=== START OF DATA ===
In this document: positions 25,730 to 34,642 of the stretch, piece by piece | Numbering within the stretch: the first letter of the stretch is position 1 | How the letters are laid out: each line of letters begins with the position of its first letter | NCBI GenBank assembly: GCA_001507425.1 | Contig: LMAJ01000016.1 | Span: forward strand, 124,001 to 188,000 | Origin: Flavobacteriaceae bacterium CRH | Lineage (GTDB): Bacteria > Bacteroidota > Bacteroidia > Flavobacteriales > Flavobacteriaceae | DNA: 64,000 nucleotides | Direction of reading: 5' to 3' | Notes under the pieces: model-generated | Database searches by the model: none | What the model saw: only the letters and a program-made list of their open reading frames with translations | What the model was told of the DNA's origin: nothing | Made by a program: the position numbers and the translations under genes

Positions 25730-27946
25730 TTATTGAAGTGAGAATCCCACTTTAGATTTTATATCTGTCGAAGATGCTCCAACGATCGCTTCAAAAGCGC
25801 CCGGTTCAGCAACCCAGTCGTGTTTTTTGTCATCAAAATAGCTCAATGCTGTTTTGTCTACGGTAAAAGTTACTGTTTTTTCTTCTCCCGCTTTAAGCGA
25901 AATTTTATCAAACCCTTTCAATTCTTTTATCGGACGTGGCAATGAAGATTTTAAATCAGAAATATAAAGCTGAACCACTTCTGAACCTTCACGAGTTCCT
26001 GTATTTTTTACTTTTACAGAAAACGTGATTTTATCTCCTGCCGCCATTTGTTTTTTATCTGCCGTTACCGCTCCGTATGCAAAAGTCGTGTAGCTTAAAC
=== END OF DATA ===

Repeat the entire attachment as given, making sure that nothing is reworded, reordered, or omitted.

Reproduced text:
In this document: positions 25,730 to 34,642 of the stretch, piece by piece | Numbering within the stretch: the first letter of the stretch is position 1 | How the letters are laid out: each line of letters begins with the position of its first letter | NCBI GenBank assembly: GCA_001507425.1 | Contig: LMAJ01000016.1 | Span: forward strand, 124,001 to 188,000 | Origin: Flavobacteriaceae bacterium CRH | Lineage (GTDB): Bacteria > Bacteroidota > Bacteroidia > Flavobacteriales > Flavobacteriaceae | DNA: 64,000 nucleotides | Direction of reading: 5' to 3' | Notes under the pieces: model-generated | Database searches by the model: none | What the model saw: only the letters and a program-made list of their open reading frames with translations | What the model was told of the DNA's origin: nothing | Made by a program: the position numbers and the translations under genes

Positions 25730-27946
25730 TTATTGAAGTGAGAATCCCACTTTAGATTTTATATCTGTCGAAGATGCTCCAACGATCGCTTCAAAAGCGC
25801 CCGGTTCAGCAACCCAGTCGTGTTTTTTGTCATCAAAATAGCTCAATGCTGTTTTGTCTACGGTAAAAGTTACTGTTTTTTCTTCTCCCGCTTTAAGCGA
25901 AATTTTATCAAACCCTTTCAATTCTTTTATCGGACGTGGCAATGAAGATTTTAAATCAGAAATATAAAGCTGAACCACTTCTGAACCTTCACGAGTTCCT
26001 GTATTTTTTACTTTTACAGAAAACGTGATTTTATCTCCTGCCGCCATTTGTTTTTTATCTGCCGTTACCGCTCCGTATGCAAAAGTCGTGTAGCTTAAAC